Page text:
Bear, who was also an editor at the PG, dreamed up an idea in 2007 for High Point Pittsburgh — a park atop Pittsburgh’s highest skyscraper, the U.S. Steel Tower, similar to the Empire State Building’s Observation Deck, that would give Pittsburghers a 360-degree view of the region.
In 2010, Carnegie Mellon University’s STUDIO for Creative Inquiry began funding the High Point Pittsburgh Investigation, allowing Bear to use CMU resources and students to construct an incredibly detailed and convincing interactive model for the park that he could take to executives overseeing the holding company that owns the U.S. Steel Tower. Despite support from Carnegie Mellon University, Pittsburgh’s mayor, and a host of other local luminaries and organizations, High Point Pittsburgh went nowhere.
“As long as we have a chance — a good one, I think — to turn a unique, historic, block-long newspaper press room with awesome ambiance at the front door of a major U.S. city into a marketplace of ideas and celebration of free expression, why wouldn’t we go for it?”
According to Bear, it came down to the property owners who simply didn’t want the additional elevator traffic in an already heavily trafficked corporate hub.
Bear said Victor could find another place to build the International Free Expression Project.
“Greg has an advantage here,” Bear said. “High Point Pittsburgh was a concept based on a place, while his is a concept based on an idea.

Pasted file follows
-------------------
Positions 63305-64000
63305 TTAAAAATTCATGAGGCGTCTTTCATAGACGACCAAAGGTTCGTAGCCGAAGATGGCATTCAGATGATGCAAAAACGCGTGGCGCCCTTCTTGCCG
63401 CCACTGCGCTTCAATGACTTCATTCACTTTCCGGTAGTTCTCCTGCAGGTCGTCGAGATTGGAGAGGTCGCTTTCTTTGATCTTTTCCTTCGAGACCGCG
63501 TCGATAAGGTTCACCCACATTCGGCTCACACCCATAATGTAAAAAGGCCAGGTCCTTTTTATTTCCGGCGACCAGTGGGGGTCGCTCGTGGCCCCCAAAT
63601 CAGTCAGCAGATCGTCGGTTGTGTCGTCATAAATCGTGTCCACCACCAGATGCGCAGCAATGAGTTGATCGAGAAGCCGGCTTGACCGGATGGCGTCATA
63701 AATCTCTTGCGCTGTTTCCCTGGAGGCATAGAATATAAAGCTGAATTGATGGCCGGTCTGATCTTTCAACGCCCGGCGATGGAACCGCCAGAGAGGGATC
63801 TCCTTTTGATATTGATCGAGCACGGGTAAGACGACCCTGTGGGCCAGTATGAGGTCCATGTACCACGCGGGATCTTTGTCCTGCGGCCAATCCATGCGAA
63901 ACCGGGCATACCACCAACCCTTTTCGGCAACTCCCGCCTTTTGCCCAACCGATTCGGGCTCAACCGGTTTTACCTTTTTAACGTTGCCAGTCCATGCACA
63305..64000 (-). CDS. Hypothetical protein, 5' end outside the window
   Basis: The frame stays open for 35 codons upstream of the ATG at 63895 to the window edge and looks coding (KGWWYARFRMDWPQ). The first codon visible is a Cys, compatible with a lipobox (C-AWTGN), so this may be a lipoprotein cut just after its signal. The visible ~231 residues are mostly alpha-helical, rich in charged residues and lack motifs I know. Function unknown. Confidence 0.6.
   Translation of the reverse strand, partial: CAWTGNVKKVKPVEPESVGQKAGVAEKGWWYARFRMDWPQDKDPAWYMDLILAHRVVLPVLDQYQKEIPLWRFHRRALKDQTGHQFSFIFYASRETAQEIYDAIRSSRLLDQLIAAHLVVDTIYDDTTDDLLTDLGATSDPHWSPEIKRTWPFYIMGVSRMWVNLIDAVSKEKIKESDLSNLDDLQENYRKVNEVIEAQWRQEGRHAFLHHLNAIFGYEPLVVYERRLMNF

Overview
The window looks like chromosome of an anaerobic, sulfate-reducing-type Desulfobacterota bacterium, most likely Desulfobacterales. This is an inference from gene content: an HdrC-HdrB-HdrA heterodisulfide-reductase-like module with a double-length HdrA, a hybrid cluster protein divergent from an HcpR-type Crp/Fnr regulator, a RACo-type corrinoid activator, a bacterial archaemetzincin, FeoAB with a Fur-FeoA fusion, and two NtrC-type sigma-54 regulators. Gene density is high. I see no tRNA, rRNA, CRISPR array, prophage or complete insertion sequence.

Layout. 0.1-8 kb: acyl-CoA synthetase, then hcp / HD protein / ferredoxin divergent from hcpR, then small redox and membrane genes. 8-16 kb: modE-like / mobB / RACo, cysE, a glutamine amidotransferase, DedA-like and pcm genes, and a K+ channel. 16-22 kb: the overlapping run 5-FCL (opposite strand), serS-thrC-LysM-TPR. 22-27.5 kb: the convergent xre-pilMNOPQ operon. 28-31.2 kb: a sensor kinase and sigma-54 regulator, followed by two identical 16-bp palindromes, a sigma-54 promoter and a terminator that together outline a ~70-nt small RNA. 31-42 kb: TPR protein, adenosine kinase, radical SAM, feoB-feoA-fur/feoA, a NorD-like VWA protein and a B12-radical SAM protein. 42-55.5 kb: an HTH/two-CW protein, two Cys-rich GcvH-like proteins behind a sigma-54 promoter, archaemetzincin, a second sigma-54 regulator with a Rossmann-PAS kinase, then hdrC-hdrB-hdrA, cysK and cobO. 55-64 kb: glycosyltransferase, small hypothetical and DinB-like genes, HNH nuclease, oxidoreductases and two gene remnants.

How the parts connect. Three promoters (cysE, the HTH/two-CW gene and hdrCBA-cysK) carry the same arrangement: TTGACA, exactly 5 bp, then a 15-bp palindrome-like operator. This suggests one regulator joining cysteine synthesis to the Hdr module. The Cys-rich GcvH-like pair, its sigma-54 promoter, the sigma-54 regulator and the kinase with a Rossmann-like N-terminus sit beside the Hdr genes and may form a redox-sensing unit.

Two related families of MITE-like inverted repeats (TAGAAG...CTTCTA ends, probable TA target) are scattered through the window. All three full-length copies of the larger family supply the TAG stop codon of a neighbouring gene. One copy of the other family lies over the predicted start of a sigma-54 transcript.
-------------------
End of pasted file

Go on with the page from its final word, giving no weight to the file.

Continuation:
“If I couldn’t get permission from the owners [of the U.S. Steel Building] — which, I’ll remind you, I did not — my idea simply would not work,” Bear went on. “With the Free Expression Project, it doesn’t need to be in this one building. It can exist anywhere.”
Indeed, the City of Pittsburgh is already home to one organization similar to the International Free Expression Project, City of Asylum, which gives sanctuary to exiled writers who have been threatened because of the content of their work.
And there is evident support for the International Free Expression Project. Despite having no real base of operations — and not much more than a plan of action — the International Free Expression Project has raised about $170,000 so far, according to Victor, which it has used to purchase, move, and store 90 tons of presses, press parts, and historic artifacts; to sponsor events; to mount popup exhibits and a pressroom art installation; and to commission artworks and license them for display in marketing materials and exhibitions.
In addition to the funding, it’s supported by a who’s-who list of advocates and advisors, which include actor Michael Keaton, Nobel laureate Svetlana Alexievich, Washington Post editor Marty Baron, and historian David McCullough.
Pittsburgh Mayor Bill Peduto has expressed his support of the project, as has the Allegheny Conference for Community Development, Carnegie Museum of Art, Andy Warhol Museum, the Pittsburgh Office of Public Art, and The Pittsburgh Foundation. In addition to lending their names to the project, board members help to promote the project:
Michael Keaton, for example, cut a video in support of the project’s “War on Truth” free press forum; and Jillian York, director of International Freedom of Expression at the Electronic Frontier Foundation, has provided advice and made connections for the group outside Pittsburgh.
Victor doesn’t see a reason to relocate.
“As long as we have a chance — a good one, I think — to turn a unique, historic, block-long newspaper press room with awesome ambiance at the front door of a major U.S. city into a marketplace of ideas and celebration of free expression, why wouldn’t we go for it?” he said.
Then he relented a bit.
“Of course,” he went on, “we could do it somewhere else if we have to.”